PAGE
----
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China's Efforts To Brush Uyghur Genocide Under The Carpet

U.S. report reveals China's efforts to cover up its oppression of the Uyghur population using digital tools and the internet.

Demonstrators with chains on their hands and feet hold a protest as part of the worldwide "Stop Genocide Now" campaign
Demonstrators with chains on their hands and feet hold a protest as part of the worldwide "Stop Genocide Now" campaign to draw attention to China's policies towards the Xinjiang Uyghur Autonomous Region, in Fatih, Istanbul, Turkiye on July 31, 2022. Photo by Muhammed Enes Yildirim/Anadolu Agency via Getty Images

The world was appalled to hear of the Chinese government's systematic oppression and ill-treatment of the minority Uyghur Muslim population in the Xinjiang region. It is estimated that about 12 million Uyghurs live in China. The American administration has stated that the ongoing crimes against humanity and oppression of the ethnic people of Xinjiang amount to genocide.

Human rights activists, international organizations including the Amnesty International, and international media outlets have reported, based on multiple eyewitness accounts and verifiable data, that the Chinese government is running detention centers under the guise of "vocational training and "re-education" facilities and have imprisoned about one million Uyghurs. The ethnic people are being tortured, interrogated for supposed crimes, used as forced labor, and subjected to sexual assault, forced sterilizations, and abortions.

Naturally, Beijing has denied the allegations and retaliated by pointing to its accusers' blotched human rights records. As reprehensible as the government-backed oppression of the Uyghur is, China's efforts to contort the narrative on the ground realities in Xinjiang are beyond pale. Drawing further condemnation on the Chinese administration, the U.S. state department has put out a report that brings to light China's efforts to manipulate global public opinion on Xinjiang.

China is leveraging the power of the internet and artificial intelligence to run what essentially amounts to a cyber or digital war. Beijing is using its resources to flood the digital space and social platforms with a narrative that shows the government actions in the Xinjiang province in a positive light, countering honest reports of the oppression borne by the Uyghurs. The disinformation overload and spreading of government propaganda are expected to wipe out dissenting voices before it reaches a more extensive world audience. The government and government-backed agencies are using fake videos, disinformation campaigns, and bots to create a rosy picture that portrays Uyghurs as enjoying a peaceful and productive life.

Ironically, while, on the one hand, the Chinese regime controls private enterprise and personal freedom, China is exploiting private marketing firms and the influencer culture to spread the 'positive' story of the 'happy' Uyghur. Not leaving anything to chance, the whitewashing of the issue is thorough and multipronged. The 'information' and campaigns are pushed in multiple languages and tailor-made for a specific target audience. Besides this, cyberbullying, trolling, and doxing (publishing personal information online without permission) are methods to dissuade dissenting voices from expressing their views.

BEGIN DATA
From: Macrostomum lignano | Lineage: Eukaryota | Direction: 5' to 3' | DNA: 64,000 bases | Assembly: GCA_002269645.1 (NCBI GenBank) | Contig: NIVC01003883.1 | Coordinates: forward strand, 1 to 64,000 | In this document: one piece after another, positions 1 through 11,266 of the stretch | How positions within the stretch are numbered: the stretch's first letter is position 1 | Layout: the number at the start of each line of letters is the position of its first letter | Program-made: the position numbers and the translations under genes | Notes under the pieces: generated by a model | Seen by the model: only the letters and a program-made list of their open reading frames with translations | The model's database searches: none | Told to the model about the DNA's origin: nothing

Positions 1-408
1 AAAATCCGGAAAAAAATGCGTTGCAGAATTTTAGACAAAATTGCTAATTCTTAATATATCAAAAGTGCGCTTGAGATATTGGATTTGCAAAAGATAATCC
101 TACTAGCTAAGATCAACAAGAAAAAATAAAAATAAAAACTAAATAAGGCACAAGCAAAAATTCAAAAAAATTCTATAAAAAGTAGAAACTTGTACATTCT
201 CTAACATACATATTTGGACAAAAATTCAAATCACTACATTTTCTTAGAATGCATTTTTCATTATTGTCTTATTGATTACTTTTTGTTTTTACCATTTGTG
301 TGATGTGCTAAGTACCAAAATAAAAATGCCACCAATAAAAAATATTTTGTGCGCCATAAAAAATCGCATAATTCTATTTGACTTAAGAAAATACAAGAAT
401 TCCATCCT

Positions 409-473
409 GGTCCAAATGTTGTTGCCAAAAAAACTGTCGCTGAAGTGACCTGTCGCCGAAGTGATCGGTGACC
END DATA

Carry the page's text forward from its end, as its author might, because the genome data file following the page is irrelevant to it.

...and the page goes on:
Beijing is looking beyond its shores to propagate an impression of support and simultaneously drown out dissenting voices. China has partnered with foreign media to spread the word. The U.S. state department's report questioned the story's veracity by an anonymous author who talked of Beijing's "poverty alleviation" policy in Xinjiang, which the Kenya Broadcasting Corporation published in November 2019.

It is fair to speculate whether Kenya, a link in China's Belt and Road Initiative and heavily indebted to Beijing for several infrastructure development projects, took an independent decision to run the story or was persuaded to do so. With its huge investments and colossal development projects across many developing countries, China could use its leverage and influence to steer support for its position, replicating the modus operandi it has been using in the case of Taiwan.

The Xinjiang Uygur Autonomous Region, located on the mainland, northwest of the country, is China's largest province. The province's strategic geopolitical location, which borders eight Asian countries, and its abundant mineral resources, are essential to Beijing's plans to dominate Asia and grow into a superpower.

For years China has dismissed allegations of human rights violations as an 'internal matter' and, therefore, not a subject for foreign opinions. With the United Nations condemning the oppression of Uyghurs and the U.K., the U.S. and other nations terming Beijing's actions as genocide have forced the Chinese government to counter the narrative. The People's Republic of China has shrewdly brought its A-game to tackle the issue.

In the Information Age, what better way to counteract reports and documentaries than by flooding the space with propaganda dressed up as authentic stories to confuse search engines? After all, only what goes viral or is up-voted only catches the naive netizens' eye.


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